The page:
Moths around the World - North & Central America
In celebration of National Moth Week we will be taking a journey around the World, and revisiting some of the magnificent moths that have been shared by the Project Noah community, and also getting to know a few of our members a bit better!
Today we are showcasing some of the awesome moths of North and Central America. With an estimated 10,000 different species this area has huge diversity, as you can see here:
Up top, from left: The impressive and very brightly colored Polilla rosada or Pink moth (Cerodirphia Avenata) was spotted in Costa Rica by Jonathan Sequeira; the Hummingbird clearwing (Hemaris thysbe) beats its wings an incredible 70 times per second; Luna moths (Actias luna) have no proper mouths and only live for a few days after eclosing - just long enough to breed.
Here are some more amazing North American moths:
FEATURED “MOTH-ER”- Carol Snow Milne
Carol is a homemaker and Mom of five grown up children, currently living in Palmerton, Pennsylvania.
Carol joined Project Noah last November when she was trying to find information on an unusual yellow caterpillar of the Goldenrod Hooded Owlet moth (Cucullia asteroides) she had found. Despite her amazing collection, Carol’s interest in nature photography really only took off a year ago when she discovered the macro function on her camera. Her first moth photo was of a Rosy Maple moth which was selected as a Project Noah Spotting of the Day and also featured on the cover of the Project Noah iBook.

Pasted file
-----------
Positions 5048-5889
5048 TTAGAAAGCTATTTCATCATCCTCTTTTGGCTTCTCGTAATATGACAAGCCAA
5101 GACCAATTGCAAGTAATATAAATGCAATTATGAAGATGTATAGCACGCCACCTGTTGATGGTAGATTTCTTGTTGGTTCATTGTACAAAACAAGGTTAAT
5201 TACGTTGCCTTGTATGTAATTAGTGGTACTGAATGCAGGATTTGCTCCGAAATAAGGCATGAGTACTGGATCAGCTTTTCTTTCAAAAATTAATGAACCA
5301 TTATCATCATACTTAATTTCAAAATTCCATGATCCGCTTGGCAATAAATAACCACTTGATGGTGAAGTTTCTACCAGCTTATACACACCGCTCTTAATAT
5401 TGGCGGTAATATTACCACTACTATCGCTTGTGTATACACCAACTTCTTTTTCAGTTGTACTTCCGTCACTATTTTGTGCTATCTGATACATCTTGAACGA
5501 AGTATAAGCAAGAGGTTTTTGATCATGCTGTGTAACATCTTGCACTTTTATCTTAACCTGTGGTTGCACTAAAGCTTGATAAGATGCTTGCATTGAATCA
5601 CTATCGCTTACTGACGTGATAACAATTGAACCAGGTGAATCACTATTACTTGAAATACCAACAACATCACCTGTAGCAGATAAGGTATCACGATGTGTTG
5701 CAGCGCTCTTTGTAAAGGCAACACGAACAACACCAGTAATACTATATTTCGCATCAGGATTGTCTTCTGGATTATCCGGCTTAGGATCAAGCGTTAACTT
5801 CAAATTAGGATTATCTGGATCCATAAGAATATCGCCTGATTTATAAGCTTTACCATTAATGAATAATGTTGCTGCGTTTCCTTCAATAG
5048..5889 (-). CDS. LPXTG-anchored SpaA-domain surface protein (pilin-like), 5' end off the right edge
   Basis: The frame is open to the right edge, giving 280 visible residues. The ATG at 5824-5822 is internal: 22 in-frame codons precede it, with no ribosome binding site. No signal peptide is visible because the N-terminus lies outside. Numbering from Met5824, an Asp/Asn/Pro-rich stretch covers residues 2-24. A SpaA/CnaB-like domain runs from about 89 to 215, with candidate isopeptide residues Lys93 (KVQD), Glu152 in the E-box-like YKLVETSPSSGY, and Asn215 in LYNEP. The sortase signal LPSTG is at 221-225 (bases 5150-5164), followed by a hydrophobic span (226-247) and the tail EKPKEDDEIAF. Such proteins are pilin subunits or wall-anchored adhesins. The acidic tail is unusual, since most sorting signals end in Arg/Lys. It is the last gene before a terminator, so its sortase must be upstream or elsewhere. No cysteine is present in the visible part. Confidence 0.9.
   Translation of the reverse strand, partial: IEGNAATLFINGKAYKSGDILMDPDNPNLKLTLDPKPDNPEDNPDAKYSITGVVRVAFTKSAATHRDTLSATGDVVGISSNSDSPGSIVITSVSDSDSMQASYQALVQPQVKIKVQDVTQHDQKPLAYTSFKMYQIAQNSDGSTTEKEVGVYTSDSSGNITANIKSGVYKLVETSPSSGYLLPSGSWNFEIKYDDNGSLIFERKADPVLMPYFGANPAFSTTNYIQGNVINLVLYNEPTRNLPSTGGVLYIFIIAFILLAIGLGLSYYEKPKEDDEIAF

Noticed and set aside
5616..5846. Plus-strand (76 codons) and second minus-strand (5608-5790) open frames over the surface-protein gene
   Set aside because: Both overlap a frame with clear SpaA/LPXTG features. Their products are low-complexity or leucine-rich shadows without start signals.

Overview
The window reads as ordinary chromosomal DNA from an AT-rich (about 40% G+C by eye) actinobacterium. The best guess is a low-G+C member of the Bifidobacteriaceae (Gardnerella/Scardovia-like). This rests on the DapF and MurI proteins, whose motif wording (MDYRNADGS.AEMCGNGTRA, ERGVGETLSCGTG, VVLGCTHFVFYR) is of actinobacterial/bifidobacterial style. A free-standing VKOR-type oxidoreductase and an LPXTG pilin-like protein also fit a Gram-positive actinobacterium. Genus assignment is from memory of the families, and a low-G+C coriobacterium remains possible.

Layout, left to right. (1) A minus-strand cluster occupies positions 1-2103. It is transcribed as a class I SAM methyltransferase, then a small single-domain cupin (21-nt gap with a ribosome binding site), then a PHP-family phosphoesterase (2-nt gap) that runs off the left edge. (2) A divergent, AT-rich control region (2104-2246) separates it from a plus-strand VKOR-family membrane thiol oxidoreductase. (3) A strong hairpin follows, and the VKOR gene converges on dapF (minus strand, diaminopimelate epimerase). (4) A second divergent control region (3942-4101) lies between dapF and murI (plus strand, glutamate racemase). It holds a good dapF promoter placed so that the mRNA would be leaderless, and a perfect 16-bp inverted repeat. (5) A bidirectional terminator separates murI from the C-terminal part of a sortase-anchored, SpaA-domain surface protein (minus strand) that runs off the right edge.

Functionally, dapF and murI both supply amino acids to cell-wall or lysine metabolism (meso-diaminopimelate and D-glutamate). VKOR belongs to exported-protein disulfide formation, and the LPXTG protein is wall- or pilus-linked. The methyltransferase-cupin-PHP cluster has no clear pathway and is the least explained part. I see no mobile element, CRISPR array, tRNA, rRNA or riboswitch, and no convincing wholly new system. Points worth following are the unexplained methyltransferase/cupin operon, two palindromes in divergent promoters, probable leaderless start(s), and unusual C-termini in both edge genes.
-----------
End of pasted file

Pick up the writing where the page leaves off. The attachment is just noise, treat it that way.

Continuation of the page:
Her interest in moths was piqued when she discovered over 25 unusual cocoons on her property over the winter and was happy to find out that they were of various silk moths. Recently Carol has been participating in “mothing” with a local group and finding more and more interesting and colorful moths at night, including a gorgeous Cecropia, and male and female Promethea moths. Since then she has become totally hooked on moths and has shared more than 136 on Project Noah in the last four moths alone!
Here are a few highlights from Carol’s great collection: